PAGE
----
Lt. Gov. Dan Forest announces lawsuit against Gov. Roy Cooper
Lieutenant Governor Dan Forest announces a lawsuit against Gov. Roy Cooper over how he has handled the reopening of North Carolina, accusing him of violating the Emergency Management Act.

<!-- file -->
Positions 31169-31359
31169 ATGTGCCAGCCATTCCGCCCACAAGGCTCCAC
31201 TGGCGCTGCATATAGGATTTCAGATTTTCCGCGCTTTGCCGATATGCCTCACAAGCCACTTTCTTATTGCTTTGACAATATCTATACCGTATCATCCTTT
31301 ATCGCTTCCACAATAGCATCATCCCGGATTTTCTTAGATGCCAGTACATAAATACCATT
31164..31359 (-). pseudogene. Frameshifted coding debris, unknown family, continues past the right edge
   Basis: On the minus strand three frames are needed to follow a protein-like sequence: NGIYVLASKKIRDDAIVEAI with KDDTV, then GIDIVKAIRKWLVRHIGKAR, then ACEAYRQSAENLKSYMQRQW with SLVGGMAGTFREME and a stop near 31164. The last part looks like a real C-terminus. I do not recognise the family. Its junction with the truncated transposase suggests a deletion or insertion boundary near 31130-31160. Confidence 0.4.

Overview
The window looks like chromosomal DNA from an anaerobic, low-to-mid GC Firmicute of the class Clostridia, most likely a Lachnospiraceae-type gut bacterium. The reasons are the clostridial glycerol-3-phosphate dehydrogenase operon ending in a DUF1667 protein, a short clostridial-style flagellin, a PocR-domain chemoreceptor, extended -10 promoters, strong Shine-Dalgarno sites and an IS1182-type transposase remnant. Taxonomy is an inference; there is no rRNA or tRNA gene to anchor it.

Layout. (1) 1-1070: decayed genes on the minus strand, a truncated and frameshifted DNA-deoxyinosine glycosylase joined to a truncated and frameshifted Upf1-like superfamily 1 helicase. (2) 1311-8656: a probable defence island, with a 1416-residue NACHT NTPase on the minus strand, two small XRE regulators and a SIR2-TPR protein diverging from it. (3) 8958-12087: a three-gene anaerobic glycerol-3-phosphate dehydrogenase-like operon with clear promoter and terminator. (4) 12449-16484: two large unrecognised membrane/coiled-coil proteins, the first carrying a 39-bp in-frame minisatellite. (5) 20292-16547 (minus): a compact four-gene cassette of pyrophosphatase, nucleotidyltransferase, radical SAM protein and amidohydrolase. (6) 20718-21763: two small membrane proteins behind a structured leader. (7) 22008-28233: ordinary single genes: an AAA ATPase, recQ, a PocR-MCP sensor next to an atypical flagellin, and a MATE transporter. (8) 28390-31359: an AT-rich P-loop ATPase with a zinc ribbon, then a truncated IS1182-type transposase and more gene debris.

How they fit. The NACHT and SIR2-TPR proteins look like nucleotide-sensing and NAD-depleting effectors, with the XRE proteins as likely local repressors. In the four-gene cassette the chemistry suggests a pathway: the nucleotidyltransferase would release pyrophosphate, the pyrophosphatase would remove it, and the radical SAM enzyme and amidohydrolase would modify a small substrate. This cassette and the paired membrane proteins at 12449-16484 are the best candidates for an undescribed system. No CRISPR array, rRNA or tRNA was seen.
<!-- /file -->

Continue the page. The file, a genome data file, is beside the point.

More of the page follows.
Well, good morning, everybody. This week, in my capacity as lieutenant governor and a member of the Council of State, I'm filing a lawsuit against Governor Roy Cooper challenging the executive orders related to Cove in 19 in the process by which they were implemented. This is the only option left on the table as all others have been exhausted. This lawsuit is not interested in the substance of Governor Cooper's orders. Let me say that again. This lawsuit is not interested in the substance of Governor Cooper's orders. It specifically addresses his lack of authority under the Emergency Management Act to shut down North Carolina without the concurrence of the Council of State. The members of the Council of State include the governor, the lieutenant governor, the secretary of state, the attorney general, treasurer, commissioner of labor commissioner, insurance commissioner, agriculture superintendent of public instruction and the state auditor. From the beginning of our country, Americans have rightly been suspicious of executive power. When the governor is delegated power, it is not absolute. There exists a system of checks and balances which are necessary to ensure that we respect the freedom and the will of the people. One person in the position of governor or secretary of health is not allowed under the law to shut down wide swaths of the economy indefinitely. Governor Cooper has not followed the law. In March, Governor Cooper announced via Social Media that he was going to shut down restaurants in a matter of hours. Then, a few hours later, he asked Council of State for approval of his plans. He then held a press conference announcing his plans. While the Council of State was in the process of voting via email, the majority of the Council of State voted not to prove the executive order because the governor allowed no time for discussion of an order that shut down 11% of the state's economy. Without sufficient time for those impacted To prepare, the governor chose to unilaterally move forward in defines of the law and the Council of State. To date, he has not sought concurrence on six separate executive orders related to shutting down North Carolina in times of crisis. The rule of law is mawr important than ever. We must do the right thing in the right way. No one governor or citizen is above the rule of law, I am asking the court to invalidate Governor Cooper's unlawful executive orders that continue to shut down large parts of the economy until he receives the concurrence of the majority of the Council of State as required by law. I'll be happy to take questions from anyone in the media. I remember the first time you criticized Lawrence was with restaurant. Yeah, signed 45 different other statutes and said they have the power. Didn't need the assurance that you are your lawyers. Look, this statutes and I assume it, Jack says that's not accurate. Or can you just kind of describe their statements? Get your counter arguments. Yeah, exactly. That really is. What the entire lawsuit is based on is the fact that the governor is claiming other statutes for his emergency powers in our lawsuit, which I'm not gonna get into the details of today because it hasn't been released. But you will actually get The lawsuit will release that publicly as soon as we do, but it specifically relates to the executive power orders that he's using as it relates to the Emergency Management Act and the lack of concurrent from council estates. So that is very specifically what this lawsuit is about. Lieutenant Governor, I'm talking about we're seeing clearly for because the virus, what I do that's really not relevant to the lawsuit, Laura. But the point being that this is about the overreach of executive power and the rule of law, that's what this lost suit is specifically about. I would say that as we see the case numbers go up even in North Carolina, as testing, as you know, is going up significantly as well as we continue to test into communities in the tracing and tracking program that is going on, that we should very specifically focus our efforts on those communities where the issues are very similar to what's happening in in Florida and in Texas, where the mayors and the county commissioners are taking actions not necessarily the governor's taking actions in these instances. So you guys have on your website as well as the News Observer has on their website, even breakdown down into ZIP codes. I don't believe there's a one size fits all approach to this, so we have numerous counties across North Carolina that have no issue at all. Should those counties be required to follow the same guidelines as the very specific locations as to where the outbreaks are and where the where the big problem areas are for our state. So I think it's time to move beyond the overall one size fits all statewide emergency plan and move into very specific attack on where the problem areas are in our state. That's how I believe you're gonna learn how to live with the virus that we may not find a vaccine for. This may go on for a while, right? Just follow Texas on a statewide basis, and I realize that, Yeah, I'm asking what your business That depends on the situation. I mean, you know as well as I know there's a complete lack of data transparency in North Carolina. You've been asking a lot of the same questions that that I have been asking along the way. There's a lot of data points that are just just been missing eso While we continue to track number of cases, the cases are going to continue to go up until there's a vaccine for the virus. We all know that, but we tracked that every day and it becomes a headline. Every single day, the new number of cases, the reality as many of those cases have recovered. We know that we should be tracking what we call active cases. I believe we should be tracking symptomatic at cases as well. I believe we should take out of the data the 60 some percent of deaths that are happening in congregate care facilities because they have absolutely nothing to do with the general public in the lock down. They're separate issues. There's lots of data that we could get into. But the most important one now is certainly hospitalizations. And specifically I see use and how people are being impacted in the hospitals themselves are the reason for beginning this entire process, as you recall, was to flatten the curve. And we asked the people of North Carolina to make great sacrifices to flatten the curve so that our hospitals and hospital workers did not get overrun. We have never had a curve problem in North Carolina, or hospitals have done a marvelous job in our hearts. Hospital workers have done a marvelous job responding to the need. We don't have a problem on hospital rooms right now, availability or icy use while At the same time, elective surgeries have gone up and people are still having elective surgeries and obviously feeling. I see rooms that those hospitals in those specific locations where there are issues could roll back the elective surgeries. They could free up hospital spade bed space when necessary, there, already communicating and working together to let each other know where the hot spots arm where the issues, maybe in the future. And I think you have to address it in that way. Well, we tried going through multiple channels. We tried as a council estate begin to have conversations with the governor related to that specific issue. We said we needed MAWR information as way said. Back then, it wasn't about even the shutting down of restaurants. It was about the rapid process by which that happened by, uh, not allowing the restaurants, any amount of time to be able to prepare for that for that. But it was also about the rule of law, and so we made that very clear that the rule of law was broken and the governor didn't have not have this authority. Outside of that, we were told very specifically that he did not need. He did not need the Council of States concurrence for his executive order. In fact, I was even told by the secretary of the Department of Health and Human Services that she did not need that either, that she had wide ranging powers to be able to shut down the restaurants on her own. So that really defies the rule of law as well. So we went through the Council of State multiple times. We've asked the governor to have broader information sessions with the council estate to explain his executive orders and explain why these decisions were being made. We've asked for data. As you all well know, on multiple occasions, we've asked just for some very specific data. If you want to base your decisions on science and data, I believe you should make that science transparent. And you should certainly make the data transparent but specifically related to the council estate. There are 10 people on the Council of state. 10 heads are better than one in some cases, and I think that these people all bring valuable information to bipartisan body, as you know, So they bring valuable information to the table. Dale follow has been very clear. The impact theirry reparable harm that's being done, especially Downeast on this, with our municipalities in our county's related to water bills and power bills and those kinds of things where they're going to be billions of dollars behind in the long run. So these were just conversations that should be had amongst Council of State members. So we went that avenue. We were also even the Council state members. We were hoping that the General Assembly was going to be able to address some of these issues as well. So we waited through that legislative process. And there were several bills that came forward, but none specifically dealing with the overreach of power, none specifically dealing with veto overrides of some of the decisions. And so once the Legislature was done and they left town than we've said, we've exhausted all options, and this is the path to go. I've always had the same philosophy since I got involved in politics, and some people say this is this is political, what we're doing. There's nothing politically expedient about suing the governor ever. It doesn't politically work in your favor, but my office motto. My team motto has always been Always do do the right thing, no matter what the cost of the consequence. That is what I believe. And I believed again, as I said in my statement, that in times of emergency it's Mawr important than ever to uphold the rule of law. So that applies to governors that applies the citizens as well. CS 70 never reference. Did you invite any of the other members state here joining today? Not today. Several weeks ago, perhaps a month ago, we actually had conversations with the members of the council estate. They didn't have an appetite to do this. They were really just kind of like. We were hoping that the General Assembly would be able to deal with these issues and another forum format. This is this is the last. The last thing we wanted to do, Certainly. Last thing they wanted to do. And we just decided that we would move forward on her own with this without the rest of the Council of State. So we didn't ask him, in this case stage assuming this loss. And secondly, what would ask the so he gets a press conference, ask the second question again. What would you like? A big worry would ask questions, government press conferences over his authority and where he drops that Well, I think all answer the 2nd 1 first. Yeah, I think the governor has been clear. He believes he has that authority under these other statutes. That's why he's moving forward unilaterally without the concurrence of the council estate. So that's what he would claim has already claimed that on some issues, the secretary of health and human services were claimed that she had the authority to do that as well. On the Weight County Superior Court. That's a thumbs up on weight kind of spirit court filing. Thank you. This is a little tangential. There's been a lot of discussion in the last couple weeks about these bills. Concurrence. Second of words, But you haven't been presiding over with Senate passed weeks. You don't issue what? Residing. Just explain why you haven't been sure. Well, first of all, presiding over the Senate has absolutely nothing to do with the ability of debate. That lieutenant governor has no debating ability. We've obviously been working behind the scenes with not just members of the Senate, but members of the House to try to find ways. Teoh, make sure that the law is upheld in North Carolina. So that's regardless of presiding. I made a very conscious effort When session came back in. We we were traveling around the state. We were meeting with business owners and individuals around the state who have been again irreparably harmed by some of these decisions. Businesses that won't open up. I made a conscious decision not to my office, but through my campaign to actually give away funds. Two people that were hurting out there. We didn't. We didn't go with any media or any fanfare, but we traveled around the state and help people out. There are people that have lost their businesses. They won't open up again. There are people, as we know that across the state are dealing with depression and anxiety and addiction of of all kinds on. I don't think we're going to see the effects of what locked down does to your state outside of the Corona virus issue separate from the Corona virus issue. But what is a lock down do psychologically to the state into the people of our state? I think there's gonna be real damages long term that we're gonna have to figure out. And so we spent. We've been spending our time going out and meeting with people and hearing these stories and listening to the stories. I think that's really important. It's extremely important as your trying to pass legislation or make laws or do executive orders to get beyond the four walls of buildings like this, if you will, and go out there and hit here where the real stories of pain actually exists. Follow up. Bill was in given $50 million into a new grant program for their This is your top. All right that would you have, Did you? I mean, you know the ability to get help to these businesses. You know, I didn't lobby specifically for that, Laura. I mean, there's obviously a lot of complex details that go into all this thing When you're talking about giving away money, I think there's gonna be all kinds of people hurting for a long time related to this. I think that certainly when the government tells businesses they must shut their doors into no fault of their own, they do that and they lose their livelihood sometimes lose their business, they go out of business. I think there is a moral obligation upset this before of the government to be able to help those folks out. It's gonna cost trillions of dollars in this country, as you know, to do that. But I believe the government government has a moral obligation to help. I think the General Assembly is probably gonna be working on that for maybe years to come related to the cost of this. And so I think that there are unintended consequences that will be dealt with for a long time but specifically related to that bill. Now, I didn't LA before. Yes, So the question is, if folks could hear it, there is I questioned as well as the media has questioned data that is being shared with the public or or the council of State, or or the lack of transparency and certain data points along the way. I believe that when you are claiming science and data, the MAWR data you have represented in different ways better the more we can do to paint the picture of the data that we need to make clear, concise decisions is really important. For instance, we know who this virus impacts the most. It's the elderly. It's those that have co morbidity ease within the elderly. We know where the symptoms that people that are negatively symptomatic are. And we can focus on those communities, like nursing homes where some 60% of the deaths have occurred. And yet we still don't have full testing in our nursing homes, even though that was suggested by the vice president some six weeks or so ago. And that still hasn't happened. But nursing homes should be a primary focus, as they have been in other states. Other data is as like I said, it's very specific of honing in on when you speak of icy you beds. The I. C U beds, air filling up are those icy you beds full of people that have bad symptoms from Corona virus? Where were they there for another surgery and were tested positive for Corona virus while they're there? Are there people that have come from nursing homes into the hospitals into the icy use? Where did they come from and where did they originate from? The more you can hone in on that, the more you can deal with the problem. If our Hispanic community is getting hit exceptionally hard right now by population, then we need to have a real strong focus on our Hispanic community, both both in education terms and outreach terms into those communities to make sure that we are being proactive in those communities and not reactive. But that comes down to not just saying it's the Hispanic community because it's not in your your data on your websites actually prove that you could weaken, hone in on the ZIP codes where these things are actually taking place. We know by zip code where the Hispanic community is being hit. We could be proactive in those locations first, so there's a whole list of that I've got. I probably have 30 different points of data that we haven't been able to find a receive along the way. Death certificates is another point. North Korea is the only state in the country that doesn't have their death certificates up. We need to know specific causes of death as well, and then I think we need to make a general shift. I think it's time to make the shift away from way from a fear campaign, Which is this about the numbers increasing every day to a campaign of hope. We know that the death rate is actually decreasing. We know that in general terms, the percent positive tests, even as tests are going through the roof is generally is generally remaining the same could be going down because we're going into communities in testing where we know there are outbreaks specifically. So the percent could be going down if we were testing the general public as a whole S o. I think there's some positives out there, and there's some things that we can look for always being optimistically, cautiously optimistic as we move forward. But I think there's some positives. Well, so I think we need Teoh by providing more data, more complete, comprehensive data. I think we can take the fear away from a lot of people. Onda. We can be optimistic about the approach we're taking moving forward. We're expecting the government to make Are you next year? Part of that May or may not be a requirement. Well, Laura, as you know, um I was the only member of the State Board of Education. Do not vote for any of the three plans, and the reason was because I asked a simple question in the state Board of Education meeting. I said, What is the goal? What are we trying to achieve with our students, and how will we know that we've actually achieved that goal? When can we? When can we break down these requirement to say students are okay to go back to school freely on There was about 10 seconds of silence on that zoom call where nobody could answer that question. That's problematic. It's similar to the way I started this to the Q and A with what is the goal we keep moving. The goal post is that to eliminate the virus from our society? Or is it to keep the health care system for being overwhelmed? The people of North Carolina need to know that now, getting back to the school specifically, I think it's important for all parents to know out there and for all educators to know to. There has not been one serious outbreak of Corona virus anywhere in the world in a school, not one serious outbreak in K 12 school anywhere in the world in their schools remained open. There are schools that are opening up in different ways. But to suggest that our kids need to go back wearing masks every day and taking half days in school and get it filling up our buses halfway and all these things, that's that is based on the information we have from around the world. That's nonsensical Right now. We should not be doing that. We should allow our students to get back to school like other countries around the world are doing, and many states here in the United States air doing as well. So I don't agree with those plans because I have not seen a plan that has a goal set forth into when we will know that we've achieved the goal that is set forth, Thank you very much for your time.